Ticks on Horses: How to Identify & Control
It is important to know what types of ticks could affect your horse. At the very least, tick bites cause irritation and restlessness. However, large numbers of ticks can cause extensive blood loss that could result in potentially life-threatening anemia. In addition, ticks can also transmit diseases as they feed on their host's blood, such as Lyme disease, piroplasmosis (babesiosis), equine granulocytic anaplasmosis (EGA, formerly called equine ehrlichiosis), and equine infectious anemia.
Ticks are not species-specific parasites. In other words, the same species of tick that bites your horse could also bite you, your family members, or your other pets. Therefore, effective tick control is essential around your barn, pasture, and home. As with most insect control procedures, however, diligence is necessary to help protect your horse. To help prevent tick infestations, choose a suitable spray or wipe-on repellent specifically designed to control ticks. Also, carefully check your horse during regular daily grooming routines.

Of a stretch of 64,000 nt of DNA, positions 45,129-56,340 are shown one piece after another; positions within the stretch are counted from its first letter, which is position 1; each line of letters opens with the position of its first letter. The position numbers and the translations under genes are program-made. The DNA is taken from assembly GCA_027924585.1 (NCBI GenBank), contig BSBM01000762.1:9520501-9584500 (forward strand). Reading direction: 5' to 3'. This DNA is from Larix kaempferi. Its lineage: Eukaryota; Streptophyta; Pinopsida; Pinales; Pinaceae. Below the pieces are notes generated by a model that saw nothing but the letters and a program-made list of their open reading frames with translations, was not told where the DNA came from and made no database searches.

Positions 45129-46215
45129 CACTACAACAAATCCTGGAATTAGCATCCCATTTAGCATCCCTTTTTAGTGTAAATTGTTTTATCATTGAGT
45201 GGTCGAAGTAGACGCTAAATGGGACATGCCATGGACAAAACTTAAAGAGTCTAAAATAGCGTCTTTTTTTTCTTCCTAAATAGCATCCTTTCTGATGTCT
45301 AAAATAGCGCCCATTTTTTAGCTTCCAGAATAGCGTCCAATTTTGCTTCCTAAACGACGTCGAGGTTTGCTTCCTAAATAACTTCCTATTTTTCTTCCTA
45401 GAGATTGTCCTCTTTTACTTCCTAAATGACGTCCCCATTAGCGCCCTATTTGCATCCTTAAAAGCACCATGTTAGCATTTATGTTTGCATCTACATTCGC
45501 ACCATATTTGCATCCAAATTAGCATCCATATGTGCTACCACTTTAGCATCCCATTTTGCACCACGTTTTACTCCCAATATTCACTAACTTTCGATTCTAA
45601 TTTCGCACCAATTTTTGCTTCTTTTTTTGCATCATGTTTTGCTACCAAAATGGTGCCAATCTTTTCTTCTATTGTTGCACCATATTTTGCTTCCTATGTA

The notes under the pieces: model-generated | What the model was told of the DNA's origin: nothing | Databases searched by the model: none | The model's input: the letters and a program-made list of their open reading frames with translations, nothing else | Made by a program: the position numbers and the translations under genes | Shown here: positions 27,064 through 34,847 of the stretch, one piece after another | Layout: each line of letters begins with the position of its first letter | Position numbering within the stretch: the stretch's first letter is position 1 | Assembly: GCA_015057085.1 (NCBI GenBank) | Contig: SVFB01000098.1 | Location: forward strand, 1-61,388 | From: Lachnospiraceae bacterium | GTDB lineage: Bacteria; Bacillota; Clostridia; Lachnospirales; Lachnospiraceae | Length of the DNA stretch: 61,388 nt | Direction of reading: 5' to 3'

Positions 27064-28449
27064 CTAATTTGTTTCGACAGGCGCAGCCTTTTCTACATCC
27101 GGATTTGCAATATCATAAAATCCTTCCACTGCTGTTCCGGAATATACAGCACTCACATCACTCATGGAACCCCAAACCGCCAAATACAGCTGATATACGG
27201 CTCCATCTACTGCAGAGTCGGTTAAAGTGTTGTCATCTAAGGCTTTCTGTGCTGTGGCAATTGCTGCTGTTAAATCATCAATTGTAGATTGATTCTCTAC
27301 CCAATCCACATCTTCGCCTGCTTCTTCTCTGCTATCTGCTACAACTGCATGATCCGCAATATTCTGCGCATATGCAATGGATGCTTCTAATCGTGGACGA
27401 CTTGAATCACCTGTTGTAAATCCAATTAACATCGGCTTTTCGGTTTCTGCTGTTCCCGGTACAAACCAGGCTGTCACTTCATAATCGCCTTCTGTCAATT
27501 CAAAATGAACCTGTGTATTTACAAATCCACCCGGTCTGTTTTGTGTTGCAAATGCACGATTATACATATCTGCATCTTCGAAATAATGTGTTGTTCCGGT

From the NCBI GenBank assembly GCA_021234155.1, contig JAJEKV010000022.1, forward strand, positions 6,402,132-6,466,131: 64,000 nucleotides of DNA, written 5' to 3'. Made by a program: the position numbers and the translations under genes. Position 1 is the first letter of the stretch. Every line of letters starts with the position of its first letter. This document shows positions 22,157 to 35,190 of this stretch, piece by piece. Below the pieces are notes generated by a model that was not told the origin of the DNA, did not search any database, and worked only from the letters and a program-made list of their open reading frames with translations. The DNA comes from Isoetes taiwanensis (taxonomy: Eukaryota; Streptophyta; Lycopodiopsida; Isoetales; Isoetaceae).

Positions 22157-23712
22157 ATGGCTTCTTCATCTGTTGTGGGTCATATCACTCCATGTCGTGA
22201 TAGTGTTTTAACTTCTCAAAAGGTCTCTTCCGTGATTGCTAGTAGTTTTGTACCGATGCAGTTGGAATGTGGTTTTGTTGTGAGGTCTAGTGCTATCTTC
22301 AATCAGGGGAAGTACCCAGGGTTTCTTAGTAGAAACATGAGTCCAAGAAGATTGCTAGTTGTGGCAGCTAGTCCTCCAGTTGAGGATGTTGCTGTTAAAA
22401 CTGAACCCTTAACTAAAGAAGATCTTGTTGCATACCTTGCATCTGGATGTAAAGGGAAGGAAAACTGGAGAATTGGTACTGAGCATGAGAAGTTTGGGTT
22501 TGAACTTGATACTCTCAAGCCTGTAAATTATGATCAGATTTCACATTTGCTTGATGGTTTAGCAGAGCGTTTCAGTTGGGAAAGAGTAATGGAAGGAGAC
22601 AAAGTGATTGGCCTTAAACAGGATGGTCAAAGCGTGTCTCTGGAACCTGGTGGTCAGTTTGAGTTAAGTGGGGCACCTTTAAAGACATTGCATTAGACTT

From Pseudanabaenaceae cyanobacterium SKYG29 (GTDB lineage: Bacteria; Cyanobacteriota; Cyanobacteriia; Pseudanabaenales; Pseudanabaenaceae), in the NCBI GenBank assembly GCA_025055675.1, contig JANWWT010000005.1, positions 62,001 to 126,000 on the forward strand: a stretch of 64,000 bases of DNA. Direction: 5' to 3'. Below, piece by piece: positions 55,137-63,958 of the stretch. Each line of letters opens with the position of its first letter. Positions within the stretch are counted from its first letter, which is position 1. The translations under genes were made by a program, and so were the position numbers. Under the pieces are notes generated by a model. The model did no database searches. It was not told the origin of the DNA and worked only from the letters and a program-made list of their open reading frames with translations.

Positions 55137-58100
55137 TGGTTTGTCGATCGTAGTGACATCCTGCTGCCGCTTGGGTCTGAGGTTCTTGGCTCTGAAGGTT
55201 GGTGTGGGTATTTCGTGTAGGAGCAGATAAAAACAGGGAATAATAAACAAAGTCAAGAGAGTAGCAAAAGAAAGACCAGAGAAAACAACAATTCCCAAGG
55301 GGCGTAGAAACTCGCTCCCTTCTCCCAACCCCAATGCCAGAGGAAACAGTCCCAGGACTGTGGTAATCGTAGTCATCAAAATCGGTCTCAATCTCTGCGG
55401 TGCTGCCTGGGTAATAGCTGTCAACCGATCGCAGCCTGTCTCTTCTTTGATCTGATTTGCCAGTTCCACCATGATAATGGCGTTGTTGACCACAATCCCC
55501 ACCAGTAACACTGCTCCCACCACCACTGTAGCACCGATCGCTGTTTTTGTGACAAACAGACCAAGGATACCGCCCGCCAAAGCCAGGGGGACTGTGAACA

Unfortunately, it can be difficult to spot ticks on your horse's body. However, all ticks will cause your horse to scratch. If you witness rubbing against a fence post
or stall wall, immediately examine the skin in the area your horse has rubbed. If you spot a tick, immediately remove it. If you see a 1" welt along an attachment site, it is a sign that a deer tick has bitten your horse but since dropped off.Instead, use a pair of tweezers to remove the tick:
- Grab the tick firmly by the head, where it enters the skin
- Pull - do not yank - firmly and steadily straight away from the skin
- Dispose of the tick properly in a small jar of rubbing alcohol
- Wash the attachment site with a mild antiseptic
- Wash your hands
Unfortunately, ticks can be difficult to kill. Their flat bodies prevent them from being easily crushed. Some have even been known to survive a fire. But once you have removed a tick from your horse's body, you cannot simply release it back into the wild. Doing so almost ensures the tick will return to your horse or another barn visitor. Instead, place the tick in a sealed glass jar that has been filled with rubbing alcohol.Source: www.drsfostersmith.com